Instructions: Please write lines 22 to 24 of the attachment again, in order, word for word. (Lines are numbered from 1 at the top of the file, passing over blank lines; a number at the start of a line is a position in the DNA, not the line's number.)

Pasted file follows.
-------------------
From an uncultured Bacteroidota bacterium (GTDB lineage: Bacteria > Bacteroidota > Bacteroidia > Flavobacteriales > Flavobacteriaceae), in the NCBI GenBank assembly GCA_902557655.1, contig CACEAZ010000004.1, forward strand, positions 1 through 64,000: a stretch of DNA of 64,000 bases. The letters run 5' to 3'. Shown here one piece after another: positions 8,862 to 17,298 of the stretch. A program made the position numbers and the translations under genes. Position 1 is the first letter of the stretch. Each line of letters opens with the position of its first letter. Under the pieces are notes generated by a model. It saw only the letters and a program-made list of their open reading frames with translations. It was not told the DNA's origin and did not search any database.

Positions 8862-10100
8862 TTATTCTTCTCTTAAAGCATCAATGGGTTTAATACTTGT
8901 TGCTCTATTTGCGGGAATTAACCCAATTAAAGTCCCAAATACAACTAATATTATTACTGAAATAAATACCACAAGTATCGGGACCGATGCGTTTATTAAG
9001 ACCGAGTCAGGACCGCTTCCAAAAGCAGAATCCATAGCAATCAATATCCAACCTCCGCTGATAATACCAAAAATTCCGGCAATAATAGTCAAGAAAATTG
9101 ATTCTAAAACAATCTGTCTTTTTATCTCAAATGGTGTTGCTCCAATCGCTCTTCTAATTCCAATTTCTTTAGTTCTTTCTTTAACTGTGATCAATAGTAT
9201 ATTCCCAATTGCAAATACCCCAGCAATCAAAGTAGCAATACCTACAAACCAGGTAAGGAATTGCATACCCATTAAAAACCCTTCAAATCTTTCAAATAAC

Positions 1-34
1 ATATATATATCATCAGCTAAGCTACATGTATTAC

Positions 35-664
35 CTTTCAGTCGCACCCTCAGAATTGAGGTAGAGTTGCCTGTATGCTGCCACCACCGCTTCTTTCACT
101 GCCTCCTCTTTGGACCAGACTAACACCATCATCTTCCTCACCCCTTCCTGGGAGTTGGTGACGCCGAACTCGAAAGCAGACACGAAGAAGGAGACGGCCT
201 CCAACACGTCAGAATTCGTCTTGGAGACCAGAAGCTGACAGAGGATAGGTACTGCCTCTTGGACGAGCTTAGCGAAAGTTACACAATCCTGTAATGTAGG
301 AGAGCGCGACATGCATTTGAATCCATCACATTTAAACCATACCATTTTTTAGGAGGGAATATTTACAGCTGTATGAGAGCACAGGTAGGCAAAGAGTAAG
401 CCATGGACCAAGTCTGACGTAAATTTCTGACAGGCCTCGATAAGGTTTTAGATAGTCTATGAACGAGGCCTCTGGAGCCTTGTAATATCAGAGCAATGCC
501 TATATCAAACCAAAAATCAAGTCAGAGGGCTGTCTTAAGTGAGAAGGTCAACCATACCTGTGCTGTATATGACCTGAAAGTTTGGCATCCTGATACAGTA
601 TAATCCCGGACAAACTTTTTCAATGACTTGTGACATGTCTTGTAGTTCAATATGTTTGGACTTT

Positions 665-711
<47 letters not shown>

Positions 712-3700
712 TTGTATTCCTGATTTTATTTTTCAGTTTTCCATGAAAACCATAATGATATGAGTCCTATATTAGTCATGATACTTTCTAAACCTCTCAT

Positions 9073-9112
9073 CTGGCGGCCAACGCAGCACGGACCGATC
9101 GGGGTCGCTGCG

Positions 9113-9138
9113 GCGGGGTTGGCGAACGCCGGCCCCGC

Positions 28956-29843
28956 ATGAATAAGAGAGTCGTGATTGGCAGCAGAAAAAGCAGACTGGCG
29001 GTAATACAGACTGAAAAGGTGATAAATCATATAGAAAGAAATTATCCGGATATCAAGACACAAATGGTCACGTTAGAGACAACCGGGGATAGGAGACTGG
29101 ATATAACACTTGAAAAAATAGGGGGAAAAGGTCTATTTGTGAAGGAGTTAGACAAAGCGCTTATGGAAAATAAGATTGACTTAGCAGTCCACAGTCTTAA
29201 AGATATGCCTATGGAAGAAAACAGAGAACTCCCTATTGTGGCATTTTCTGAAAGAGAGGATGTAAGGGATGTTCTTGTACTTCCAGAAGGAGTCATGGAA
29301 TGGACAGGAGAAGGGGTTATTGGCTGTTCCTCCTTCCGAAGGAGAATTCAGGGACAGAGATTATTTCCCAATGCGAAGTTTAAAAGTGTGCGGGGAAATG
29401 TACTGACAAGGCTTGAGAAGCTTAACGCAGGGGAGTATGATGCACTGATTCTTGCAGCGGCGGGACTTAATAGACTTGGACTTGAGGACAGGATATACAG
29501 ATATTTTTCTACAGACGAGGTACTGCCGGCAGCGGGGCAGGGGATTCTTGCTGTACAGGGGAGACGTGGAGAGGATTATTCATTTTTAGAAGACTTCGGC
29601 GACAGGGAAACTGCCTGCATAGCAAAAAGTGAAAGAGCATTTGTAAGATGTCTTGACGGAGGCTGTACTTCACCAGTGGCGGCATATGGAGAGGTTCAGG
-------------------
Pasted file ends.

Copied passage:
Positions 9073-9112
9073 CTGGCGGCCAACGCAGCACGGACCGATC
9101 GGGGTCGCTGCG